“…The reign of Richard II marks in many respects the culminating point in English medieval history. If Henry VII was, as has been claimed for him, the last of the medieval kings of England, Richard II was the last of the old order, the last king ruling by hereditary right, direct and undisputed, from the Conqueror…” 

“…After his [Richard II’s] violent deposition in 1399 nothing could ever be quite the same again: it was the end of an epoch. Medieval divine right lay dead, smothered in Pontefract castle, and the kings of the next hundred and ten years, medieval as they were in many respects and desperately as they tried to drag together the shredded rags of legitimacy, were essentially kings de facto, not de jure, successful usurpers recognized after the event, upon conditions, by their fellow-magnates or by parliament. Even Henry V, perhaps the strongest and the most medieval of the series, depended for five-sixths of his revenue on the goodwill of his subjects, and could never quite live down the dubiety of his father’s title and the precedent of unfortunate concessions exacted from his father’s weakness…” 

“…It is true that the effective precedent afforded by the events of 1399 was for at least a century or two no more than a precedent of usurpation and that the Lancastrian parliamentary title was in the main imposed on those reluctant sovereigns after the event. Even Henry IV (and how much more Edward IV and Henry VII) owed the throne not to the sovereign will of the English people, expressing itself through a representative assembly, but effectively to conquest, to some dim pretence of hereditary right and above all to the support of a few wealthy and powerful individuals and the vague fears of the propertied classes in general. All were saviours of society, in the limited medieval sense, against a threatened spoliation or, worse, disintegration. But with the gradual perfecting of the bureaucratic and remorseless Tudor machine of government [it all changed]…”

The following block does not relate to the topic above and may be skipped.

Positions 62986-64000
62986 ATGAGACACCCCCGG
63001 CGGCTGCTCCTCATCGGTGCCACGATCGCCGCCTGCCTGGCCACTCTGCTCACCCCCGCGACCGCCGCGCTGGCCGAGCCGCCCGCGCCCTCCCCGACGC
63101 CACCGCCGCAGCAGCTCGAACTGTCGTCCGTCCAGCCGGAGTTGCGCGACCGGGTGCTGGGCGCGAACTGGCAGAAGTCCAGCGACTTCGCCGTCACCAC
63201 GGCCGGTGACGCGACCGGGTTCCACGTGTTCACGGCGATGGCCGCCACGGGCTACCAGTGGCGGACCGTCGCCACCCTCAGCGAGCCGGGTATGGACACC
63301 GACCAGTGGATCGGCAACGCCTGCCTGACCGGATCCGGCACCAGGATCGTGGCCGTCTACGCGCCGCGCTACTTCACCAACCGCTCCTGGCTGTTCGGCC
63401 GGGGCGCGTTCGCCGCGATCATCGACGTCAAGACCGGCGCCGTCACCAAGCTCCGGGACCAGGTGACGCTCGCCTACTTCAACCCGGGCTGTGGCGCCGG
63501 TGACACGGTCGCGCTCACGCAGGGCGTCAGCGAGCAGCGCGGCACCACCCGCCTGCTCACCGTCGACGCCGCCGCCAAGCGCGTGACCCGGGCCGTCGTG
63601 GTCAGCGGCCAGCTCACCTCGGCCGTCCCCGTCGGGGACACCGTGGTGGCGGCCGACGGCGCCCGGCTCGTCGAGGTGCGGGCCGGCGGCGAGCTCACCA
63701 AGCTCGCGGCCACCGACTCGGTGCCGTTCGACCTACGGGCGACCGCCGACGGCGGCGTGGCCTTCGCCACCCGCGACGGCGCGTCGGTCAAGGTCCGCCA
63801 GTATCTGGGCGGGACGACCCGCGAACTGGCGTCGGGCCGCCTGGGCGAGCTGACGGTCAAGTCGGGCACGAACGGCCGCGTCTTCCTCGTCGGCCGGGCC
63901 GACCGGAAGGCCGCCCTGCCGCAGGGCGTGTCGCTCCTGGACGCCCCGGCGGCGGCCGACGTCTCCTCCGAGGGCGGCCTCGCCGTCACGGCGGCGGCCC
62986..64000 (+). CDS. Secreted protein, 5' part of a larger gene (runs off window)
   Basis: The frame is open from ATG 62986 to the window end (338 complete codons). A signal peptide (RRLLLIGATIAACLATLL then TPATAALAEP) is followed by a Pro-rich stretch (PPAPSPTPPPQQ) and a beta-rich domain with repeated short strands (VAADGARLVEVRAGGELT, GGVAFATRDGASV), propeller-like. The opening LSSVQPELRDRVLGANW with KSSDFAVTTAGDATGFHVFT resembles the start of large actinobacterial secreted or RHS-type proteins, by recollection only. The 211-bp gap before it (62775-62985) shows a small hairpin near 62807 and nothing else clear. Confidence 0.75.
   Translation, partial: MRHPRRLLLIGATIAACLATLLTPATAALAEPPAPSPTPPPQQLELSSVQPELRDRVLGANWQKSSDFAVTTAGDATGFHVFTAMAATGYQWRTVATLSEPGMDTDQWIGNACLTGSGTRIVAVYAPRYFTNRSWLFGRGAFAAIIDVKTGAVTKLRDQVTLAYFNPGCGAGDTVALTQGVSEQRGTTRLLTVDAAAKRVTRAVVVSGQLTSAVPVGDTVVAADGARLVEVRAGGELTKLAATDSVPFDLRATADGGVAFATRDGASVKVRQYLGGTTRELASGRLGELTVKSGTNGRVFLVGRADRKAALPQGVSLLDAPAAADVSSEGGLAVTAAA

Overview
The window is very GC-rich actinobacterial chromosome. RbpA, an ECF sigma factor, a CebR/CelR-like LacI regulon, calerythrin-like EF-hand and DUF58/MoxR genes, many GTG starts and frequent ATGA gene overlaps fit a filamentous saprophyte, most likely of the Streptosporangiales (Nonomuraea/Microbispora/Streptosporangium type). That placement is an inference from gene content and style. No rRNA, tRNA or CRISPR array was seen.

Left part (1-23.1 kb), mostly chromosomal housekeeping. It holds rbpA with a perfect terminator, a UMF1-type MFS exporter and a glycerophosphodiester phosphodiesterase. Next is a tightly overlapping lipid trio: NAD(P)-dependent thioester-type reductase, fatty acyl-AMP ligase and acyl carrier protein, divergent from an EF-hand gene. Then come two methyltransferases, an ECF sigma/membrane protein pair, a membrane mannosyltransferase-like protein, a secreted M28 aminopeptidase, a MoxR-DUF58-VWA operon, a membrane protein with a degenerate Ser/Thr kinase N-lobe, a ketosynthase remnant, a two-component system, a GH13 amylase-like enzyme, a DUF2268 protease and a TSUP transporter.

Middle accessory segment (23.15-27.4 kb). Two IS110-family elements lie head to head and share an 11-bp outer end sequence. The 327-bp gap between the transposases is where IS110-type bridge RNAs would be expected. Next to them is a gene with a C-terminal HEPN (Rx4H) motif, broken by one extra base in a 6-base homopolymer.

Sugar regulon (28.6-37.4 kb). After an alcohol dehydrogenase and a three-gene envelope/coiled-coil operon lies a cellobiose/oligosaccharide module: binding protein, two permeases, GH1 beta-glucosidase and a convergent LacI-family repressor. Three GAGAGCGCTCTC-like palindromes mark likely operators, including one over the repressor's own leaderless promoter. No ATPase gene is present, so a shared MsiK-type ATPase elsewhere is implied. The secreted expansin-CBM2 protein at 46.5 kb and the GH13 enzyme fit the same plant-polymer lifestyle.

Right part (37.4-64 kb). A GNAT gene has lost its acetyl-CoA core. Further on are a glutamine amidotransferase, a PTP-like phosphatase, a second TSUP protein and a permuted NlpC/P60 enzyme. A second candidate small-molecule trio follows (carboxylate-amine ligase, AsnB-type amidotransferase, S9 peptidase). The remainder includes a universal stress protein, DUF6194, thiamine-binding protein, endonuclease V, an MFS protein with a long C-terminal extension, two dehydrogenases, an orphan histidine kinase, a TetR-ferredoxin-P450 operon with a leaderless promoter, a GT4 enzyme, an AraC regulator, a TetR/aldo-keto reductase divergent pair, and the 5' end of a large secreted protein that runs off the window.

Maybe Richard II was indeed the last of the old order, but in my opinion the king guilty of meddling with the true hereditary descent was Edward III, who shortly before his death apparently gave in to Lancastrian pressure and signed a document that declared the crown could not descend through the female line. This meant that the junior House of Lancaster took precedence over the senior House of Clarence/Mortimer. Why? Because although the latter descended through Edward’s second son, Lionel, Duke of Clarence, it was through the female line.  Lancaster was through the third son, but through the male line.

So, although Henry IV usurped Richard’s II’s throne, he did it with what would, apparently, have been his grandfather’s blessing. Well, perhaps not entirely, for I doubt the old king would have gone along with the ‘let’s kill Richard II’ aspect.

Herein lay the origin of the Wars of the Roses, the House of York tracing its descent through the line of Son Number Two, Lionel, Duke of Clarence, and Lancaster through the line of Son Number Three, John of Gaunt.

It is only within the last year or so that it has been decided that from now on the Crown can pass through the female line with equal right as the male. How many centuries?

But anyway, the above extracts are interesting and very clearly put. After Richard II, they were ALL usurpers. Correct?

Hmm. To my mind, the accession of Edward IV righted the great wrongs done by Edward III and then Henry IV. The kings of the House of York were indeed the true hereditary heirs to the throne of England. Opinions please…?